Candida is a yeast-like fungus that is a commensal, which means it is normal to have it in the body and when we are healthy it does not cause any problems. It is normally present on the skin and in mucous membranes such as the vagina, mouth, or rectum and is also a normal inhabitant of the human gut. However, when our microbiota (the bacteria that live within us) become dysbiotic, candida can transform to become a pathogenic (injurious) invasive fungus and give rise to Candidiasis which is caused by over growth of Candida, predominantly Candida albicans.
The fungus grows best in warm, dark conditions and in the presence of sugar. Under these circumstances Candida albicans changes from small dormant spores to a branching structure called a mycelium with the ability to invade and irritate tissues.
- Bloating and flatulence
- Rectal itching
- Constant fatigue
- Depression and mood swings
- Poor memory
- Muscle or joint pains
- Headaches and migraine
- Oral or vaginal thrush
- Sore mouth and white coated tongue
- Cracking at corners of mouth
- Fungal nail infections and athletes foot
- Red sore rash on the skin in areas that perspire
- General unwell feeling
- Cravings for sweet things
- Intolerance of alcohol
- Sensitivity to foods containing yeast and mould
- Sensitivity to damp weather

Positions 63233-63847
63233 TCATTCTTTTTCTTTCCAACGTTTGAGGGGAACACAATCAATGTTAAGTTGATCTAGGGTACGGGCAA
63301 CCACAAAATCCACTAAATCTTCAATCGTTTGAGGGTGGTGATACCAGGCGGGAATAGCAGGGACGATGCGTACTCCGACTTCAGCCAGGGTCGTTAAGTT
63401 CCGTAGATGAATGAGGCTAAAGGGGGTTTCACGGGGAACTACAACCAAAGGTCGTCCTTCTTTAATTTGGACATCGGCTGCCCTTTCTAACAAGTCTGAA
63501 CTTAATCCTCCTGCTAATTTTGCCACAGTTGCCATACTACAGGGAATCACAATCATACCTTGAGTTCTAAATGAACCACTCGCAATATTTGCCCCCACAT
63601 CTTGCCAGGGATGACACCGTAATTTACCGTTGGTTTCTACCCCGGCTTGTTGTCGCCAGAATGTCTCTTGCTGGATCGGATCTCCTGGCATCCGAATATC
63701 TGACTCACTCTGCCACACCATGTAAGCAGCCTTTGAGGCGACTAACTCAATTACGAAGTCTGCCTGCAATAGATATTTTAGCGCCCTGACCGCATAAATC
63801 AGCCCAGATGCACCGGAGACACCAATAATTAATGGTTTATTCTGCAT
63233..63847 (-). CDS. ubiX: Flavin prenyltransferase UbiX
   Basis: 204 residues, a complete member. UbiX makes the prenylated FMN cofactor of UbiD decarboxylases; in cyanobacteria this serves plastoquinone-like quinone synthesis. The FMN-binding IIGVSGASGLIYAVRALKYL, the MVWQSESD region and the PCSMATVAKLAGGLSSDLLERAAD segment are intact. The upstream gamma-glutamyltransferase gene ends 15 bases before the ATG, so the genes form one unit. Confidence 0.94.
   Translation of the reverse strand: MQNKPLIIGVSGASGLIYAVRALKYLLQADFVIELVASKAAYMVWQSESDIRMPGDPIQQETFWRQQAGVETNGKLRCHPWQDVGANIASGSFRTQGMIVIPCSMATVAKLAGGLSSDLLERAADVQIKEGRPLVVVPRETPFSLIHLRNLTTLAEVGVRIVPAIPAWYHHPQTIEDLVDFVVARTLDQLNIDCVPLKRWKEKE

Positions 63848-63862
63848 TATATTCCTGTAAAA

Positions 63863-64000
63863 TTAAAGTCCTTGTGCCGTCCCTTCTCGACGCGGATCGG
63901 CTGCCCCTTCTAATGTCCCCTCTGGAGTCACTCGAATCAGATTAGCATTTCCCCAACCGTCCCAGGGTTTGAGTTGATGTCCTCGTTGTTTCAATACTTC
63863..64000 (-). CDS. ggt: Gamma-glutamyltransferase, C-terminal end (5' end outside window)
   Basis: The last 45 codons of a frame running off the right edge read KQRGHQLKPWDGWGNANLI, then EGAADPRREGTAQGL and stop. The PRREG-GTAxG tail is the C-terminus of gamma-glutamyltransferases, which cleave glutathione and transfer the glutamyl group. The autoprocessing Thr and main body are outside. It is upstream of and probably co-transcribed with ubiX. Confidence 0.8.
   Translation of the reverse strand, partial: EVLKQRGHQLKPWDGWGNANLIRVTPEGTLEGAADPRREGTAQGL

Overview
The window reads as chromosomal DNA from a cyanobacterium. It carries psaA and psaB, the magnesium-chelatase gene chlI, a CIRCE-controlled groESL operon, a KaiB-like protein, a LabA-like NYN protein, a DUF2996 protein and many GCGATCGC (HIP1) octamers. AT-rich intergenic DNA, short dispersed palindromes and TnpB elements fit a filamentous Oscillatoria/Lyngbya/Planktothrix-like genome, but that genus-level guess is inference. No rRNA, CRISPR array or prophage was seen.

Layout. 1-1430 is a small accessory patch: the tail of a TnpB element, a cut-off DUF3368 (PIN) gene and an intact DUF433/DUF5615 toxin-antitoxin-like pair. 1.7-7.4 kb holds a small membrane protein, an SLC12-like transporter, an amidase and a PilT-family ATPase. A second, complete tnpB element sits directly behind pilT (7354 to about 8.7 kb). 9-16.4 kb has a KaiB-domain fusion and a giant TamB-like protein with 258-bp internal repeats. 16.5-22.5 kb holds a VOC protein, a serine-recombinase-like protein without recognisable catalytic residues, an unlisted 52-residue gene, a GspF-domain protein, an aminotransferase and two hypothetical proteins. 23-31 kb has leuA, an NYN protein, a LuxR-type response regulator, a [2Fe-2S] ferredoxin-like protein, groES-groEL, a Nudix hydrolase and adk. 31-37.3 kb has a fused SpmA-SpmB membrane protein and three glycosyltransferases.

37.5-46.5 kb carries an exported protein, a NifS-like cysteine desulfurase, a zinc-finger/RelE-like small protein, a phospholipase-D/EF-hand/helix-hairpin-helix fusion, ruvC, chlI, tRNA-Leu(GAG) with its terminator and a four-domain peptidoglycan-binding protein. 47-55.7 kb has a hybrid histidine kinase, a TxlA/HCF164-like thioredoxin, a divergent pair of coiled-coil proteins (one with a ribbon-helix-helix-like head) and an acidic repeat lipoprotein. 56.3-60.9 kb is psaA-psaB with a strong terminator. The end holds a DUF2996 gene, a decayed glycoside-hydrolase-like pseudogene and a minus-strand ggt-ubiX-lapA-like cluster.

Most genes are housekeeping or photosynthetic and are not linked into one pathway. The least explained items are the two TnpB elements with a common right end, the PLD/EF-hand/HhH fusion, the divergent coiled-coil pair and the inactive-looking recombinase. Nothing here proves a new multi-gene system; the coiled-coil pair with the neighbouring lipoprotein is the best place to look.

Factors which encourage Candida overgrowth include antibiotics, oral contraceptives, steroid drugs, more than one pregnancy, smoking , sugar consumption. Other deficiencies - lack of zinc, vitamin B and vitamin A have all been documented as reducing resistance to infection and leading to yeast overgrowth.
Long illness and periods of stress - the immune system may not function properly during these times and susceptibility to infections like candidiasis increases.
There is such a vide range of conditions associated with Candida overgrowth that accurate diagnosis of Candidiasis cannot be made on the basis of symptoms alone. The only way to diagnose a Candida overgrowth is to carry out specific test aimed at detecting the presence of the organism.
CNS uses conventional ELISA based technology to detect the presence of IgG, IgA and IgM antibodies to Candida albicans within the blood, to establish whether an individual has a recent, past or ongoing candida infection.
The levels of these specific antibodies within each sample are then compared with normal reference ranges and a subsequent report is produced to detail the findings.
A qualified healthcare practitioner should be consulted for interpretation of many levels above of normal range. Your healthcare practitioner may provide dietary advice including anti-fungal therapy, and where possible they may advise the avoidance of antibiotics and steroid drugs.
A finger pin-prick blood sample is required. Results are available within 10 working days. People with a overgrowth of Candida have increased gut permeability and are often predisposed to food intolerance.